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Two Cents Worth of Advice From the Easter Bunny

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We never know how badly someone might need a gentle word, or how profound an impact a small token of kindness can have. This is how a little boy changed my life with his offering.

I have these two pennies.  I usually carry them wherever I go, and the acid from my fingertips has smoothed out the features so much that it’s almost impossible to read the letters and numbers imprinted on the coins.  I’ve drilled a small hole into each of the coins so that I can attach them to a chain and wear them around my neck.    I’ve had these pennies for almost thirty years.

                When the pennies came into my life I was in a very bad place. 

I have always struggled with anger management issues, and it has been an issue my whole life. For a long time, I seemed to be able to function from only two emotional states: rage, and barely suppressed rage. The question I heard, far more than any other in my life is ‘why are you yelling?’ 

I’m better now, thanks to medication, a healthy sense of humor about it, and daily meditation. However, there was a time when I was really struggling with it. As a result, I lived a long time rather jaded and cynical.

Fortunately, I’ve learned along the way. Something that really helped me has been loving people who taught me to control my emotions. Sometimes they’ve had to get creative, because my skull is at least three times thicker than the average human. One of these lessons came from a friend who ran a business, placing the Easter Bunny and Santa Claus, in various malls for children to take their pictures with. She created a ploy where she claimed to be really short-handed one Easter, and begged me to put on the costume.

Before I knew it, I’m wearing this sweaty, stinky, pink bunny suit, learning more about the plushy culture than I ever wanted to know, and listening to hundreds of kids tell me everything they want me to bring them for Easter—like I’m the temporary stand in for Santa Claus.

One day this little boy, maybe four-years-old, comes and sits on my lap. He just stares off into space like he’s really thinking hard about something. I ask him what he wants for Easter and if he’s been good this year, but he doesn’t answer me, and soon I’m getting the ‘next kid’ wave from the camera girl. Normally, what I would have done, was give the child a coloring book and chocolate egg, and sent him on his way. But for some reason I can’t explain, I just sat there with this kid, and let him process whatever was happening inside his head. He sits there for a while, giving his best thousand-yard-stare, and soon he gathers his thoughts, and starts to grill me.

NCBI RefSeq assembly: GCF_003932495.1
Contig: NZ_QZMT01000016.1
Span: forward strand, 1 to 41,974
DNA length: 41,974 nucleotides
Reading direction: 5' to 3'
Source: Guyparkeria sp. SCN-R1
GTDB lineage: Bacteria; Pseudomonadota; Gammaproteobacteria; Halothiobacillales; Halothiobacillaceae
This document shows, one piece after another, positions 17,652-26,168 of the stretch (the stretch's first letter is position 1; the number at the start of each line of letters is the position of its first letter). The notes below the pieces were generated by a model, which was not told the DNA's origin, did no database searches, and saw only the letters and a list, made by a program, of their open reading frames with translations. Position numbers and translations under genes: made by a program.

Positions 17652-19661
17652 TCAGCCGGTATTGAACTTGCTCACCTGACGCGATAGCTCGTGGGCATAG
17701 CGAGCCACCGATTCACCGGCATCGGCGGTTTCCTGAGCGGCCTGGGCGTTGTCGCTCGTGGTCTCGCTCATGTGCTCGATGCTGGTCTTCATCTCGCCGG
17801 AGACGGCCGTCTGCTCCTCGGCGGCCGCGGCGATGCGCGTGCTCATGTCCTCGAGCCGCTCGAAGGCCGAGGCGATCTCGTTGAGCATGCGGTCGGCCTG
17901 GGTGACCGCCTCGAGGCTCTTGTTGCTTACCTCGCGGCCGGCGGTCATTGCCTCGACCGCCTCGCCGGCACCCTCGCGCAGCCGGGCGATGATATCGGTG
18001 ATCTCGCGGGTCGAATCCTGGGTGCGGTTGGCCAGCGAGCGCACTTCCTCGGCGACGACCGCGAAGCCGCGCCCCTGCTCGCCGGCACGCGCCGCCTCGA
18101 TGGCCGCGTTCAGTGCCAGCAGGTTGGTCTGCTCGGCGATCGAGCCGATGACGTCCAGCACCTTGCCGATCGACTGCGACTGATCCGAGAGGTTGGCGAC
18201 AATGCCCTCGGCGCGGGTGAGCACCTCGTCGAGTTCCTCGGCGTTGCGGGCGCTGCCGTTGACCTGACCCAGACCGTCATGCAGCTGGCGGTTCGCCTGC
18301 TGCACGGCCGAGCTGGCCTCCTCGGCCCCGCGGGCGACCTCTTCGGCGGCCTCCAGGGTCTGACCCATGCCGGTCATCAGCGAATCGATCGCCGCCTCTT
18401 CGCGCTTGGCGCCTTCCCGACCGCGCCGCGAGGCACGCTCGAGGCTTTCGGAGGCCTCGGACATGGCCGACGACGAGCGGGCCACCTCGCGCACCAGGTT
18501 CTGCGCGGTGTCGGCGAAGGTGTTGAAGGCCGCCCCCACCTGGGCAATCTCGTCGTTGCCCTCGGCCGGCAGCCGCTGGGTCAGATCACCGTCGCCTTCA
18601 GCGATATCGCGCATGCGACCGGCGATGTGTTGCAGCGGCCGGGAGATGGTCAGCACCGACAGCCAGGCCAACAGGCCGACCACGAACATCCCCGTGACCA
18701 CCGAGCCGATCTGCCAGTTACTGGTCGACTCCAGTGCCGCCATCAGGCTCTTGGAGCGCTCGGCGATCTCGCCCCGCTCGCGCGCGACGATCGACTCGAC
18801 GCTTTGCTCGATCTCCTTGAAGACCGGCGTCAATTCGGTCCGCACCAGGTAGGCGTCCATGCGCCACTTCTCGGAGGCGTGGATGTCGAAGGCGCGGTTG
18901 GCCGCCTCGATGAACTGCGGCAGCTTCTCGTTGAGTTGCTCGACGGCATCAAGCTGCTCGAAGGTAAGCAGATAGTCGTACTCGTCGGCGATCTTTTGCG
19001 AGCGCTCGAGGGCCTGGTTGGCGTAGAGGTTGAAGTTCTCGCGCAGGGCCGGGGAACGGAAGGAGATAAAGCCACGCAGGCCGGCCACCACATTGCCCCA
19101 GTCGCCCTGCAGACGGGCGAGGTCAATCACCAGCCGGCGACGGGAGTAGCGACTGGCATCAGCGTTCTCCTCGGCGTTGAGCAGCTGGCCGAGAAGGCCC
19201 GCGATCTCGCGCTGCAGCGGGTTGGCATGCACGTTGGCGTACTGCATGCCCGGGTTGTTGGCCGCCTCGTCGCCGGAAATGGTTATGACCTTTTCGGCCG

“Easter Bunny, do you have to pay for all the gifts you bring people?” He asks.

“I do,” I said.

“How do you pay for it?” He asks.

“Well, I have all year to save up, and carrots usually do pretty well on Wall Street, so I squeak by,” I say, and he goes back to staring into space.

Then the boy stands up, pulls something out of his pocket, and places it into my furry hand.

“I hope this helps,” he says, and then leaves.

There in my pink, fur-gloved palm, are two pennies and a piece of pocket lint.

The boy gave me everything he had, and left. He didn’t take a coloring book or a chocolate egg, he didn’t tell me how he wanted an X-box, or the special edition box set of all the Harry Potter films on Blu-ray. He just pondered how he could help, and then gave me everything he had.

I ask the camera girl if I can take a break, then I go into the dressing room, where I take off the soggy foam head. I look at these pennies for a long time, and then my heart breaks open. I didn’t like myself. I had become so jaded and bitter towards the world, that my mind had stopped asking if I could be of service to those around me. I didn’t like that I was pissed off all the time, and something needed to change.

I kept those pennies, obviously, and still have them almost thirty years later. When I was a Marine they were on my dog tags, and went with me into hostile situations, where I was asked to do more than I thought I was capable of. When I was a fire-fighter, the pennies were taped to the inside of my helmet.

Today, I do volunteer work with the homeless and the pennies go out with me when we search for camps, and try to find people to feed, but more important than all of that—the pennies have been with me as I’ve learned to let go of a lot of those things that were causing me to be angry. They’ve been there as I’ve learned to laugh instead of shout, and how to express myself in ways more productive then throwing temper tantrums.

The pennies and I have been through a lot over the past three decades.

I know they are just two little coins given to me by a child who probably doesn’t even remember doing it, but that’s how giving works sometimes.

What do you have to give? Can you spare your two cents?

 

 

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